You don’t need to go to a meditation center to do a retreat – the city is full of open spaces! On June 12th join Bhante Suddhāso and the Buddhist Insights crew on a unique retreat experience: meditating in parks, plazas, and subway stations all over New York City! We’ll begin in the morning at a designated starting point; after that, we’ll roam the city together by public transit, stopping periodically for periods of group meditation. If you’re joining late, check out @BUDDHISMNYC on TWITTER to find out where we are. Send us an email: RSVP@BUDDHISTINSIGHTS.COM Sign-up on Not in NYC? Go meditate outdoors, take a picture and tag #STREETRETREAT on Instagram, Twitter, or Facebook. The best picture will be posted on

The Power of Compassion

By AYYA YESHE  * Art PABLO MEDINA *  I never grew up thinking that I would one day run a temple in the slums of Central India, or a charity for that matter. But I suppose I should have known better when my favorite movie was ‘The Sound of Music’ and my vision was of being a nun was running over hills, climbing trees, and occasionally helping people! What first drew me to spiritual practice was the death of my father, when I was 14. That sent me into a suicidal depression and existential crisis. If life was finite (which no one around me seemed to live with the comprehension of, with their 30 year mortgages and reinsured and reimbursable spider webs of administration) what was the most important thing to do? Who are we, why are we here and where will we go? I could no longer accept mundanity, the pressing urgency of finding a way out of suffering pushed me to leave my Catholic girls school and to embark on life on the road. After …

This month in NYC: Yuttadhammo Bhikkhu and Ayya Yeshe

Join us for meditation classes and Dhamma Talks led by Buddhist monastics. This month, sessions will be led by Bhante Yuttadhammo, Bhante Suddhāso and Ayya Yeshe. Please check for an updated list of our events. In accordance to Theravada Buddhist traditions, all teachings have no price tag and they are offered on a Dana basis. Dana means generosity: the teacher offers the Dana of the teachings, and the students practice Dana by making an offering to support the continuation of the teachings. 

Meditation Instructions

By BHANTE SUDDHĀSO  * Art MARTINA PAUKOVA * At its heart, Buddhism is about transforming the way we think in order to eliminate the sources of discontent, dissatisfaction, and distress in our lives.  This is done not by changing the outside world, but by identifying and eliminating the self-destructive habits and tendencies within our own minds. An intellectual understanding of what mental and emotional habits are harmful is just the beginning; in order to locate and remove those harmful habits, the mind must be focused and imperturbable, with the appropriate attitude.  This is very difficult to achieve with our ordinary, everyday ways of thinking and acting, which tend to be scattered, diffuse, and instinctual. This is where meditation comes in.  By taking the time to tranquilize and focus the mind, we begin to develop the mental habits of awareness, equanimity, and concentration, which make it much easier to diagnose and correct the internal flaws that cause us so much anguish and turmoil.  In this way we can establish our baseline state of being as one of peacefulness, …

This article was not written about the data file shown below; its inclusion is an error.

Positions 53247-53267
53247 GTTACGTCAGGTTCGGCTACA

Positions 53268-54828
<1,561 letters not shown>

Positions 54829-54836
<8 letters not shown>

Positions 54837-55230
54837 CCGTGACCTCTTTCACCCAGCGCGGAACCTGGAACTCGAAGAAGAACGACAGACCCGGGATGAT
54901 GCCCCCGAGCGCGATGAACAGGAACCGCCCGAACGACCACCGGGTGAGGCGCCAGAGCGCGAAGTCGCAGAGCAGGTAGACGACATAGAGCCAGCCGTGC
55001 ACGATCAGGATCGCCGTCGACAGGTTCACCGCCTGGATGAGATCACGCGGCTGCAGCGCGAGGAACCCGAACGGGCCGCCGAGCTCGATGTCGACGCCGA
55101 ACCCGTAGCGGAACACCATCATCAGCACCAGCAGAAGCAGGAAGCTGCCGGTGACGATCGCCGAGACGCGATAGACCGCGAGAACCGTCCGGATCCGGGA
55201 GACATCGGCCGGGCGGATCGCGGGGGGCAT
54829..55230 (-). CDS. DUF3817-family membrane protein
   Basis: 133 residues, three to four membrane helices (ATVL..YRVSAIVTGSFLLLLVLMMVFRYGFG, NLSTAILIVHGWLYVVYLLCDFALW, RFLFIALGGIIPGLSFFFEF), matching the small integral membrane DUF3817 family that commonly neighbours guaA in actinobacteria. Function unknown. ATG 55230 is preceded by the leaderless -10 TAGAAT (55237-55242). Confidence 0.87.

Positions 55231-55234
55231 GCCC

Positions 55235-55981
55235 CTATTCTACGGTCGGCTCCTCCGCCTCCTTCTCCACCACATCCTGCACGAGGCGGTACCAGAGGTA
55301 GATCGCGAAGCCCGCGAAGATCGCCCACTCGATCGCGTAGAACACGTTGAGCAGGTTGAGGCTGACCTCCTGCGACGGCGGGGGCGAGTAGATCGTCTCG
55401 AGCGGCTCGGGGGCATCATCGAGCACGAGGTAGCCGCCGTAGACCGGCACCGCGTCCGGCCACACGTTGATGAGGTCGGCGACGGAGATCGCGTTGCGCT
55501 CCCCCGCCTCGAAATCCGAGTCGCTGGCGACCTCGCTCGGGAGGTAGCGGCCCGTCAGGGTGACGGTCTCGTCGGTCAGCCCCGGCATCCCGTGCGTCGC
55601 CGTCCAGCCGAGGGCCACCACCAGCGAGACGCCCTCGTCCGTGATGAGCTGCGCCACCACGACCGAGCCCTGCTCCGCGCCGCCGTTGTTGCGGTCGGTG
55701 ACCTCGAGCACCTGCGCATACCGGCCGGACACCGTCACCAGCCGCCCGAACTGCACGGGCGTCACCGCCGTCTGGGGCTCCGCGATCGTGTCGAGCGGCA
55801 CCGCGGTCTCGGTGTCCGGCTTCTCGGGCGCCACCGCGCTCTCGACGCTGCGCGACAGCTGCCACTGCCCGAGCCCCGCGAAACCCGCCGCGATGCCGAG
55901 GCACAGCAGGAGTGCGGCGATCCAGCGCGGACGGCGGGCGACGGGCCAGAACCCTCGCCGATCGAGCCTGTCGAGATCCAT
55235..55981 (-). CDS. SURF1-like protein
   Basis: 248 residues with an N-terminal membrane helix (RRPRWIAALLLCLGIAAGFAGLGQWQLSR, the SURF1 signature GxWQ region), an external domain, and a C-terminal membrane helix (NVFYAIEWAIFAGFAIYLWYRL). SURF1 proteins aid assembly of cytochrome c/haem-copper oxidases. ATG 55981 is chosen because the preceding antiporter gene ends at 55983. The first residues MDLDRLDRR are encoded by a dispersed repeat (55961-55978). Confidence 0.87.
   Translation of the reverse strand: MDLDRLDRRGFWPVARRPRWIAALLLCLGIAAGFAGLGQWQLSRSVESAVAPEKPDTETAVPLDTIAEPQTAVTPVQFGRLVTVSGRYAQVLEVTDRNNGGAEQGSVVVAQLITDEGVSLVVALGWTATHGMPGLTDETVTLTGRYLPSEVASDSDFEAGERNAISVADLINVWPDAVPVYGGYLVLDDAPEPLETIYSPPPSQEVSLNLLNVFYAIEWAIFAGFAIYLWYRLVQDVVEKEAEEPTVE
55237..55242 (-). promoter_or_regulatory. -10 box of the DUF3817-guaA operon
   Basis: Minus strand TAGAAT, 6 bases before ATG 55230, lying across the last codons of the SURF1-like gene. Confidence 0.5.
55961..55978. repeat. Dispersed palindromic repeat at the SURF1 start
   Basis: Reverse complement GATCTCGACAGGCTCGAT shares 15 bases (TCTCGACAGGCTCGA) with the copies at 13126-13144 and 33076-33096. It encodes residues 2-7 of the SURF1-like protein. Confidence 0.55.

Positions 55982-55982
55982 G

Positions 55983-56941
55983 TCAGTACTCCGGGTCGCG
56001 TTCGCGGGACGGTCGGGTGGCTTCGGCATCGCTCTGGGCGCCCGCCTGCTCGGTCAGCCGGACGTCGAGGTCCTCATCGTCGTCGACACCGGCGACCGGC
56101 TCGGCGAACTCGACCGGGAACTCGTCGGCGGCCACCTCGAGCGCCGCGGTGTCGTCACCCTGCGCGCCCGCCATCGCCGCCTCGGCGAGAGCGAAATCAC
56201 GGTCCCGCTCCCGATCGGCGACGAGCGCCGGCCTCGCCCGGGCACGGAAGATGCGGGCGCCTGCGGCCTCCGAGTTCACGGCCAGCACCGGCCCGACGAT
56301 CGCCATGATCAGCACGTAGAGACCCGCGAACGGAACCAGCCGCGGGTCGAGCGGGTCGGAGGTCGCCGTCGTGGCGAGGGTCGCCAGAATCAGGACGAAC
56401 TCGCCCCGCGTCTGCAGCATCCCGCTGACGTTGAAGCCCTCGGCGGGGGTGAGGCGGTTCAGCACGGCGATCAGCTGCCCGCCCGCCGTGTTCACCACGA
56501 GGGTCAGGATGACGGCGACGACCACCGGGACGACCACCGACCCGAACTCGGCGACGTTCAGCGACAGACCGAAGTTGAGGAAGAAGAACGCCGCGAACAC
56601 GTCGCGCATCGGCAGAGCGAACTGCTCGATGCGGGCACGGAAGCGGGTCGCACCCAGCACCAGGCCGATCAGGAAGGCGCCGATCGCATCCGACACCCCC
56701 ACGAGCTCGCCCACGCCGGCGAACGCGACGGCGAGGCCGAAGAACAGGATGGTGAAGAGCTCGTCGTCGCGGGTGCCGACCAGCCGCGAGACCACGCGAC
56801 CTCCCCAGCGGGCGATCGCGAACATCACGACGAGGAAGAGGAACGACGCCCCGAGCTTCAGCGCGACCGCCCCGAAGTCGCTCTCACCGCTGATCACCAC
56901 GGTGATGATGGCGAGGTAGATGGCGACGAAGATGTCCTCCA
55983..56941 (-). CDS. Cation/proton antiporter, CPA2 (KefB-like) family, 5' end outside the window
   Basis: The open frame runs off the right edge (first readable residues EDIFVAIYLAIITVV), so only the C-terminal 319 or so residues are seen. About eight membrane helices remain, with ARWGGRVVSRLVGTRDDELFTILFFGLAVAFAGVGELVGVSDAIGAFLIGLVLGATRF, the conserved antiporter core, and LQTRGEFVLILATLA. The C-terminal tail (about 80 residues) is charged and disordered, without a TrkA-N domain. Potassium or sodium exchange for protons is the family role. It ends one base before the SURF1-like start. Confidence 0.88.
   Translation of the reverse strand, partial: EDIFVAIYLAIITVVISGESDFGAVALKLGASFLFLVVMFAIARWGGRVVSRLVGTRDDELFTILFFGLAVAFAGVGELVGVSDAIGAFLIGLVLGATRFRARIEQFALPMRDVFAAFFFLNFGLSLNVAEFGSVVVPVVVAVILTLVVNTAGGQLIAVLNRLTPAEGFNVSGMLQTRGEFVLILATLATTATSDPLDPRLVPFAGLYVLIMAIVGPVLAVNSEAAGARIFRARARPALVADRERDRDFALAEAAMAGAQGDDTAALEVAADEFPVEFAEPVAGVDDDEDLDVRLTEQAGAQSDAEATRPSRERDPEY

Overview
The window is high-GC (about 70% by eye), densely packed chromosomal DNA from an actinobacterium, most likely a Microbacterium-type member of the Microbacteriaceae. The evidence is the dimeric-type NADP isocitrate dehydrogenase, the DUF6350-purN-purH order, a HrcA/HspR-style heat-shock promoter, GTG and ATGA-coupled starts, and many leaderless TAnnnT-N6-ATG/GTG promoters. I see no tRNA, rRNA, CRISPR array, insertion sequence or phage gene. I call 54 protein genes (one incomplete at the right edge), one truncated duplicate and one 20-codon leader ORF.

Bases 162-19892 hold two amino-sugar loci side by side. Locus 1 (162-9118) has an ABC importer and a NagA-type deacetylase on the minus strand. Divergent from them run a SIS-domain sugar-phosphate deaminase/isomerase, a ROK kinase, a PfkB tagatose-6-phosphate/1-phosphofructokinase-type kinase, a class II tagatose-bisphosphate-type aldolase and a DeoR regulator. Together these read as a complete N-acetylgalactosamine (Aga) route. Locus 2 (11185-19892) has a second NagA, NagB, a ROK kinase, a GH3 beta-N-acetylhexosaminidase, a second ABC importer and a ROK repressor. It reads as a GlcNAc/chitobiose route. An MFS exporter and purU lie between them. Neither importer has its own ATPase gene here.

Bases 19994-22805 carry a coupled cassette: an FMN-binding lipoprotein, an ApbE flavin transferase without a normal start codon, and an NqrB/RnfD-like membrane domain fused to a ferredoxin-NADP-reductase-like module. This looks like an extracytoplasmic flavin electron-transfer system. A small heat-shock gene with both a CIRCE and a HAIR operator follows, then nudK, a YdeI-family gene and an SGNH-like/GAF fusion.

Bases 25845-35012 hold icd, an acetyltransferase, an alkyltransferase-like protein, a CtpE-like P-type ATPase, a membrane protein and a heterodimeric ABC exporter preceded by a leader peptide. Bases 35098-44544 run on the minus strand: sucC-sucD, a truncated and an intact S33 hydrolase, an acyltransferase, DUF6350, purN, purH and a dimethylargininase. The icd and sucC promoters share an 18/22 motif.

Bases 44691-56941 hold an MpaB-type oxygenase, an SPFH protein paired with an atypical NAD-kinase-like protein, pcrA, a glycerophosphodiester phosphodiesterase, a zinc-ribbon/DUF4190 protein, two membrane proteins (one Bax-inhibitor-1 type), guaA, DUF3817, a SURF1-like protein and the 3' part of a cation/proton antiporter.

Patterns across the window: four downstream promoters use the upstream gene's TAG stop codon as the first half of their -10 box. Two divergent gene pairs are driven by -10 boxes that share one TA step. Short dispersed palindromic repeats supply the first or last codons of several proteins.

Guidelines for Happiness

By BHANTE SUDDHĀSO  * Art JUNGYEON ROH * In Buddhism, everything is optional. Faith is optional. Meditation is optional. Morality is optional. So the question becomes: Why bother with morality? What’s the point? What is morality anyway? Where does it come from? What effect does it have? Why should we care? Many people think of morality as a set of commandments given by a supreme being; a list of orders given by an indisputable divine authority. This is what I was taught by my parents when I was a child: God said not to do certain things, so we shouldn’t do them. End of story. There’s no arguing with God because, well, it’s God. This rationale worked perfectly well for me until I stopped believing in God – at which point I naturally stopped believing in morality as well. I was 13 at the time, and it was a stunning revelation for my young mind to discover that I could do whatever I wanted. So I embarked on a grand quest of unrestrained self-indulgence which lasted several …